Fabrice is a Christian and has spoken about his faith in God, “I am walking proof of the power of prayer. For 78 minutes I was dead and, even if I lived, was expected to have suffered brain damage. But I’m very much alive and sitting here talking now. On the morning of the game, I prayed with my father and asked God to protect me, and he didn’t let me down.”

Fabrice’s father, Marcel, came to Britain from Congo in 1994 during the terrible civil war which claimed 4 million lives. While Fabrice lay unconscious in hospital his father prayed for him. Marcel said, “I was obviously very concerned that Fabrice would not make it, but our faith is very strong, and I really believed God would answer my prayer to save him. Somehow, I just knew Fabrice would be safe in God’s hands. I said to God, ‘You are the one who resurrected Lazarus from the dead. Now in this moment glorify yourself.’ We rejoice that Fabrice made a full recovery and pray that Christian will too.

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Hope is coming

Louise Blyth met her husband, George, in 2006. They fell in love and were married in 2011. Their first son was born in 2013 and a second son in 2015. When their second son was 8 months old, they received the devastating news that George had bowel cancer. The moment the diagnosis was confirmed was an incredible shock for George and Louise and they experienced fear, dread and panic.

George was fit and healthy so he and Louise were optimistic that, with treatment, he could be cured. But then a scan revealed that the cancer had spread to his liver. A course of chemotherapy, followed by radiotherapy, obliterated the tumour in his bowel but left small residual tumours in his liver. Throughout the treatment George was incredibly positive and never thought he wouldn’t get better. Six weeks after a liver resection he rode his bike from London to Paris. Just eight weeks later, at the age of 34, George died.

Louise has written, “George’s death was beautiful. The process of his passing dramatically altered our perceptions of the world we live in. George and I began to look at human existence from a very different perspective, a much more spiritual perspective. This was something that was completely new to us both! A series of miraculous events led to me having an unfaltering belief in Jesus.”

Louise had received a text from a friend who had met a woman who felt she should pray for someone who was seriously ill. The woman visited George in hospital and prayed with him. Louise said, “I thought this was really nice and wanted to believe it was real. Then George put his hand out and asked the woman to come and sit closer to him and there was just this feeling in the room of peace and light, and I didn’t want it to end.” The next day Louise found George lying on his bed with the sun coming into the room. It was seven days before he died, and he was really sick, but he was lying on his bed with his arms out and told her all the pain he’d been feeling had gone.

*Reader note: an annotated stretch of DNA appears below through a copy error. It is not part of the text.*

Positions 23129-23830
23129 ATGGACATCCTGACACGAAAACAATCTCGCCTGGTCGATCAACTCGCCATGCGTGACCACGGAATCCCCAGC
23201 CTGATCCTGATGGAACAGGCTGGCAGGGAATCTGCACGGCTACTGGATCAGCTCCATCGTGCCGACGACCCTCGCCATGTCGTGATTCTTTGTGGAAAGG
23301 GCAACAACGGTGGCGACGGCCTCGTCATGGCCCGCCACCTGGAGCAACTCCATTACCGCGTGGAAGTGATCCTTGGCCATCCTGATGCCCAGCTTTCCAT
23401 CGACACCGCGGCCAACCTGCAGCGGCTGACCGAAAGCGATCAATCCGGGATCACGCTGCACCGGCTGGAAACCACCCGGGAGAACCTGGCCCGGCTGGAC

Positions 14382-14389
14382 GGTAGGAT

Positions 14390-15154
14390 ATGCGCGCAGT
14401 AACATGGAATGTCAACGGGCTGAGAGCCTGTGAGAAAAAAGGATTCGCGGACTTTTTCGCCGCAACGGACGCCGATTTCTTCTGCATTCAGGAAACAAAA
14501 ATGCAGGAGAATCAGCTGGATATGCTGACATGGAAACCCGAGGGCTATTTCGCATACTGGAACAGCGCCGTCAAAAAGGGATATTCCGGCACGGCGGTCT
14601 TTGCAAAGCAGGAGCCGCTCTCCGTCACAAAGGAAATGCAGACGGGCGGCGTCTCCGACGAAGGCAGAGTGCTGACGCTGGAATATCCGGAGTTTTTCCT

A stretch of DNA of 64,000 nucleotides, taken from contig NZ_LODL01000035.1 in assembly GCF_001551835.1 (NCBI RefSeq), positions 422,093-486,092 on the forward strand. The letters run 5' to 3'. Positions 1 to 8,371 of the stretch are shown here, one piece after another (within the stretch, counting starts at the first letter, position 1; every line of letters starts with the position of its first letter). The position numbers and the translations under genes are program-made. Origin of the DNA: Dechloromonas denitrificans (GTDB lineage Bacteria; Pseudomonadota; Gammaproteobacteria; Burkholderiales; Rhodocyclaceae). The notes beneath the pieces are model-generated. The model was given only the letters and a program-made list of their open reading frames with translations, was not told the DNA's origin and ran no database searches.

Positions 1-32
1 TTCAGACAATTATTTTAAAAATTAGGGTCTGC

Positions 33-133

Louise said, “After this we had a beautiful time before his death. He had five days in hospital where he laid and basked in the Holy Spirit and the hospital room was filled with such perfect peace and hope it was unbelievable.” In the midst of their unspeakable sadness both George and Louise found hope in Jesus. Louise has told their story in her book “Hope is coming – a true story of grief and gratitude.”

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We’re the same as everyone else

In a recent interview with Irish radio host Brendan O’Connor, who has a daughter with Down’s syndrome, the geneticist Richard Dawkins said it is “wise and sensible” to abort babies who have either Down’s syndrome or are deaf or blind in order to “increase the amount of happiness in the world.” In 2014 Dawkins told a woman who said she would face “a real ethical dilemma” if she became pregnant with a baby with Down’s syndrome, “Abort it and try again. It would be immoral to bring it into the world if you have a choice.”